As a note of interest, the Crombe Brewery, a tiny brewery established in 1798 and still run by the same family, has the remnants of an old hop kiln on its premises.
CH'TI Blond Brasserie
Castelain, Benifontaine, France
CH'TI, which is fermented with lager yeast, is a French style of beer dubbed biere de garde. Yves Castelain, the pioneering brewmaster and grandson of the founder of this brewery, is a powerful force behind the revival of bieres de garde in French Flanders. Castelain is brewing artisanal beers in a country where most beers are brewed by industrial-size brewers.
But CH'TI Blond, widely marketed in the United States simply as "Castelain," has more to offer than a rich brewing history. It is deep golden in color with earthy, malty, fruity notes and an unexpected hint of lemon tartness squeezed in for good measure -- and that's just the aroma. Although I don't find it to be exceptionally complex in flavor, it has a pleasant, lightly sweet palate reminiscent of chocolate chip cookie dough with a long, soft hop finish. It pairs particularly well with goat cheese.
Royal Oak Pale Ale
Eldridge Pope & Co., Dorchester, England
Although the brewing water (derived from the brewery's own well) used in Eldridge Pope ales is quite hard, the beers are notably very soft on the palate, which is probably imparted by the malts and multistrain yeast used in the brewing and fermenting stages.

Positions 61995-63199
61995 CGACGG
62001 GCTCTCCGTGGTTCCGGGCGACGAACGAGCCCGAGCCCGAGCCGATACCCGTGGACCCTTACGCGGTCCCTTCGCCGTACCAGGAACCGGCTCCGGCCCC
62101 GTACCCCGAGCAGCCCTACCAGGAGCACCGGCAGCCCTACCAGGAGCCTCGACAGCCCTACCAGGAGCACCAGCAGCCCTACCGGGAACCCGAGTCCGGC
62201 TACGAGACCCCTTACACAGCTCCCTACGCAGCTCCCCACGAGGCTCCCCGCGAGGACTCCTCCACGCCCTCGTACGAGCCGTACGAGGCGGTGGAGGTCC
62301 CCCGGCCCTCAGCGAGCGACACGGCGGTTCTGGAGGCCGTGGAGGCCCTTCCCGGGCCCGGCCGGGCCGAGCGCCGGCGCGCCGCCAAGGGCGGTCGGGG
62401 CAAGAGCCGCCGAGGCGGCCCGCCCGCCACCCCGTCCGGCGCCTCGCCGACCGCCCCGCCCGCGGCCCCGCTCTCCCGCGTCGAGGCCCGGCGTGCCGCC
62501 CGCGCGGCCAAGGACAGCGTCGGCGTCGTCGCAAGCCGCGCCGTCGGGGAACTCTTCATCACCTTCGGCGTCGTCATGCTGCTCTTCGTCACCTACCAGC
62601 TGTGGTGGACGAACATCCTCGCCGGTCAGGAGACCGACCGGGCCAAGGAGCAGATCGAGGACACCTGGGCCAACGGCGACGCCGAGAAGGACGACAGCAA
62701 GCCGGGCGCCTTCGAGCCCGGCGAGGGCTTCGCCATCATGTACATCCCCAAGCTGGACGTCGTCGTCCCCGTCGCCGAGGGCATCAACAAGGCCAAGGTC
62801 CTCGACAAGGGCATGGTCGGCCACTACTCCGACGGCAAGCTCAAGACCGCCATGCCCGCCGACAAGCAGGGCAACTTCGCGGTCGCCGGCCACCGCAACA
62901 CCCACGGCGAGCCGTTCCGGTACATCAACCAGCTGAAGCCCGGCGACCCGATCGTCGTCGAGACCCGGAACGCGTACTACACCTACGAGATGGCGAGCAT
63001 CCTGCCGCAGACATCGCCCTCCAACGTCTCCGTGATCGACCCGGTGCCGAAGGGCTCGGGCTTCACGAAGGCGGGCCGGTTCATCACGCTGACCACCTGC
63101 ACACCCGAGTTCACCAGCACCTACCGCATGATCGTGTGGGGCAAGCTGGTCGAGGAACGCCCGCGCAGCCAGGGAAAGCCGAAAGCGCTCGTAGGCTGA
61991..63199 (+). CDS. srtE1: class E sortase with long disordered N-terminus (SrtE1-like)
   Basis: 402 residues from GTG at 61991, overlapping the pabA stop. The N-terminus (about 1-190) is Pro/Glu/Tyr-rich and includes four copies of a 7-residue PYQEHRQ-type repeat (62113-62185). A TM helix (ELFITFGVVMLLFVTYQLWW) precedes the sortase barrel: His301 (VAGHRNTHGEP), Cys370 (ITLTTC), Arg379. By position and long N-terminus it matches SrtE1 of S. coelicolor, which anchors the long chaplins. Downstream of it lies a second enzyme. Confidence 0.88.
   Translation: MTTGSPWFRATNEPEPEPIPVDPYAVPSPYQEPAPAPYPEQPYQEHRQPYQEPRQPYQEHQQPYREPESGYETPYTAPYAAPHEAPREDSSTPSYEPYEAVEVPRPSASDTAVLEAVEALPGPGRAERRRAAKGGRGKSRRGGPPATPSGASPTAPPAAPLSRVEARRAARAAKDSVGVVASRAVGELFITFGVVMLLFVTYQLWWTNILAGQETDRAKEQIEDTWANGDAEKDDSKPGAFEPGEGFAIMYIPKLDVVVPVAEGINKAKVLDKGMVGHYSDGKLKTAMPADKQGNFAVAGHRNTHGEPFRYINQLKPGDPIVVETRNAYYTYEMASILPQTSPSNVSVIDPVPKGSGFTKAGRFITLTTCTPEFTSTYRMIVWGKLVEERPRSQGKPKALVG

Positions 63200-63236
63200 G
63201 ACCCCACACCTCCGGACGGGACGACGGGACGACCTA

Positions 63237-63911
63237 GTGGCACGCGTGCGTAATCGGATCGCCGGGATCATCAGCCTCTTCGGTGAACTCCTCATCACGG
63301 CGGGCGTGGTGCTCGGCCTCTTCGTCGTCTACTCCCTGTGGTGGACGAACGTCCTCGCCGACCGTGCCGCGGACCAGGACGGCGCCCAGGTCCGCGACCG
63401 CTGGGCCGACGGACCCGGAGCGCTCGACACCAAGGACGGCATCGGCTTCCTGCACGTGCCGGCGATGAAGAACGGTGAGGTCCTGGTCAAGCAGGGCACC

The brewery was first started in the mid-1830s and is most renowned for brewing the world classic Thomas Hardy's Ale. Still, I'm fond of Royal Oak for its deep, copper-golden color with its rocky, sienna-colored head. The aroma and flavor of this English Pale Ale are softer than that of its American counterparts. It has an earthy, buttery bouquet (diacetyl typical of English-style ales) with a waft of English hops in the background. It has a smooth full body with a sweetish, malty flavor, a hint of sultanas and a clean hop bitterness in the finish. It is the benchmark example of an English-style ale.
Chimay Grand Reserve
Abbaye de Notre-Dame de Scourmont, Forges-les-Chimay, Belgium
What can I say about Chimay Grand Reserve -- also known as Chimay Blue. On any given day it may be my all-time favorite. It is brewed at one of only six remaining Trappist breweries, which are all cloistered (closed to the public). Only a few privileged people, such as London-based beer expert Michael Jackson, have had the opportunity to visit with the monks and spend time in their brewery. Jackson has even been fortunate enough to spend the night at the monastery.
The brewery of Chimay, named after the small town nearby, is world renowned for brewing complex Trappist ales, and in my humble opinion, the Grand Reserve is the finest of the three it offers.